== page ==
Mix transport involves everything required to convey HMA from a production facility to a paving site including truck loading, weighing and ticketing, hauling to the paving site, dumping of the mix into the paver or material transfer vehicle hopper, and truck return to the HMA production facility (Roberts et al., 1996). Ideally, the goal of mix transport should be to maintain mix characteristics between the production facility and the paving site.
There are three basic truck types used for mix transport classified by their respective HMA discharge methods:
- End dump. End dump trucks unload their payload by raising the front end and letting the payload slide down the bottom of the bed and out the back through a tailgate (see Figure 1 and Video 1). They are the most popular transport vehicle type because they are plentiful, maneuverable and versatile.
- Bottom dump (or belly dump). Bottom dump trucks (see Figure 2) unload their payload by opening gates on the bottom of the bed. Internal bed walls are sloped to direct the entire payload out through the opened gates. Discharge rates can be controlled by the degree of gate opening and the discharge is usually placed in an elongated pile, called a windrow, in front of the paver by driving the truck forward during discharge. Windrows require a special MTV to feed the HMA into the paver.
- Live bottom (or flo-boy). Live bottom dump trucks (see Figure 3) have a conveyor system at the bottom of their bed to unload their payload. HMA is discharged out the back of the bed without raising the bed. Live bottom trucks are more expensive to use and maintain because of the conveyor system but they also can reduce segregation problems and can eliminate some detrimental types of truck bed – paver contact (because the bed is not raised during discharge).
There are several mix transport considerations, or best practices, that are essential to maintaining HMA characteristics between the production facility and the paving site. These considerations can generally be placed into four categories:
- Loading at the Production Facility. Truck beds should be clean and lubricated with non-petroleum products to prevent the HMA from sticking to the truck bed. Petroleum based products, such as diesel fuel, should not be used because of environmental issues and because they tend to break down the asphalt binder. HMA should be discharged into the truck bed so as to minimize segregation. Dropping HMA from the storage silo or batcher (for batch plants) in one large mass creates a single pile of HMA in the truck bed. Large-sized aggregate may roll off this pile and collect around the base. Dropping HMA in several smaller masses (three is typical) at different points in the truck bed will help minimize the segregation risk.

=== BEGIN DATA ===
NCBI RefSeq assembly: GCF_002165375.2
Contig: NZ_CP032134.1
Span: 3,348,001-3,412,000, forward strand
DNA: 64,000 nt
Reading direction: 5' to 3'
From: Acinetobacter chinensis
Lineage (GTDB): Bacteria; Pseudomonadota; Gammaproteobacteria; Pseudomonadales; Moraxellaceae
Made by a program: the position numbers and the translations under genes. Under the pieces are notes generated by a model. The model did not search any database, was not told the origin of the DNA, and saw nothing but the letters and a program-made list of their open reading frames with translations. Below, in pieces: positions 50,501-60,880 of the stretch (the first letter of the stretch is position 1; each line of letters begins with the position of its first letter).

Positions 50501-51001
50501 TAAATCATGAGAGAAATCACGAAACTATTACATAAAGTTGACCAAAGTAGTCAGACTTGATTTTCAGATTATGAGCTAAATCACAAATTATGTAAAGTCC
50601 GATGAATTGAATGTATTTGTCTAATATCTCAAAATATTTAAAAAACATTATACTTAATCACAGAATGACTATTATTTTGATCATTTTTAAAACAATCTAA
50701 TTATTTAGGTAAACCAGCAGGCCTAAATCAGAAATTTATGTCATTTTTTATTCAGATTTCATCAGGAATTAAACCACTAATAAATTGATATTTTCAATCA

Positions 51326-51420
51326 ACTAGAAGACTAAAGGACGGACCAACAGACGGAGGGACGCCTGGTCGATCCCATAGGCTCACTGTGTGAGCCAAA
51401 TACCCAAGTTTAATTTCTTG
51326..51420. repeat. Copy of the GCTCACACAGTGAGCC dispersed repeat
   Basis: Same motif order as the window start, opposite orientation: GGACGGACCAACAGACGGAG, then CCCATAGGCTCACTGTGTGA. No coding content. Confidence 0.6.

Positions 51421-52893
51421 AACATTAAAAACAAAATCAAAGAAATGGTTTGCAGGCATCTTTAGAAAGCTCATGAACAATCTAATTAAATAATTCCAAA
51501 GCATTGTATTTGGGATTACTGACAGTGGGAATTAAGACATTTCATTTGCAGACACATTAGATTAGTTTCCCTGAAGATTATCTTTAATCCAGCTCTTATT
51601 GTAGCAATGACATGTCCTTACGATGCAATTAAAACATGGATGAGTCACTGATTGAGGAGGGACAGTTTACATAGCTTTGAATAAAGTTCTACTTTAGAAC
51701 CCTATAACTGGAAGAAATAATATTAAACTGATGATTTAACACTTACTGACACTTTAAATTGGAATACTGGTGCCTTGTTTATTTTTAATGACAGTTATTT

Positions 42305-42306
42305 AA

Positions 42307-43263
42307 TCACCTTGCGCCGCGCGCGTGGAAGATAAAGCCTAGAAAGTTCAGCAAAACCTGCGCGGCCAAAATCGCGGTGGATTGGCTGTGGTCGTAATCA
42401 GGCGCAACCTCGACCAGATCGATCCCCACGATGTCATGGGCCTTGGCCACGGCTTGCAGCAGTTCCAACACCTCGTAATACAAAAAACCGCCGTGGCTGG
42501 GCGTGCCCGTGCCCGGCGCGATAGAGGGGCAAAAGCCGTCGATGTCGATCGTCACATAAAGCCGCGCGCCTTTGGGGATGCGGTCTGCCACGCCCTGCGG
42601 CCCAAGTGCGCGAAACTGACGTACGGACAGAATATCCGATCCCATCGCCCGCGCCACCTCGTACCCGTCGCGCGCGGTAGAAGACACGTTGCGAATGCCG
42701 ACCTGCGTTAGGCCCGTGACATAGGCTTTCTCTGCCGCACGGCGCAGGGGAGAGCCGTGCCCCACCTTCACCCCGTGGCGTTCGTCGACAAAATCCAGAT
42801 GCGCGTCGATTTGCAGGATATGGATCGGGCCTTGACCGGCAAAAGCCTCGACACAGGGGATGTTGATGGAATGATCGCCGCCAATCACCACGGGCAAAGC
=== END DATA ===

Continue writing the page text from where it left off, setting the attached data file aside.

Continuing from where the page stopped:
- Truck transport. Truck transport affects HMA characteristics through cooling. HMA is usually loaded into a truck at a fairly uniform temperature between 250°F to 350°F. During transport, heat is transferred to the surrounding environment and HMA temperature drops. However, cool HMA provides excellent insulation and thus transported HMA tends to develop a cool thin crust on the surface that surrounds a much hotter core. Things such as air temperature, rain, wind and length of haul, insulated truck beds and truck tarps can affect the characteristics and temperature of this crust.
- Unloading at the paving site. HMA should be unloaded soon after it arrives at the paving site in order to minimize mix cooling. Also, on jobs with more than one mix type the inspector and/or foreman should be certain the correct mix is loaded into the paver.
- Operation synchronization. Truck transport should be planned such that the HMA transport rate (expressed in tons/hr) closely matches plant production rate and laydown rate. Traffic affects HMA delivery rates because it affects truck speed. Especially in congested urban areas, heavy and/or unpredictable traffic may substantially increase, or at least vary, truck travel time. As truck travel time increases, more trucks are needed to provide a given HMA delivery rate. Therefore, as traffic gets worse, trucking costs increase. Additionally, the unpredictability of traffic may result in either long paver idle times while waiting for the next truckload of HMA or large truck backups as several trucks all reach the paving site or production facility at the same time.
- Roberts, F.L., Kandhal, P.S., Brown, E.R., Lee, D.Y., and Kennedy, T.W. (1996). Hot Mix Asphalt Materials, Mixture Design, and Construction. National Asphalt Paving Association Education Foundation. Lanham, MD.↵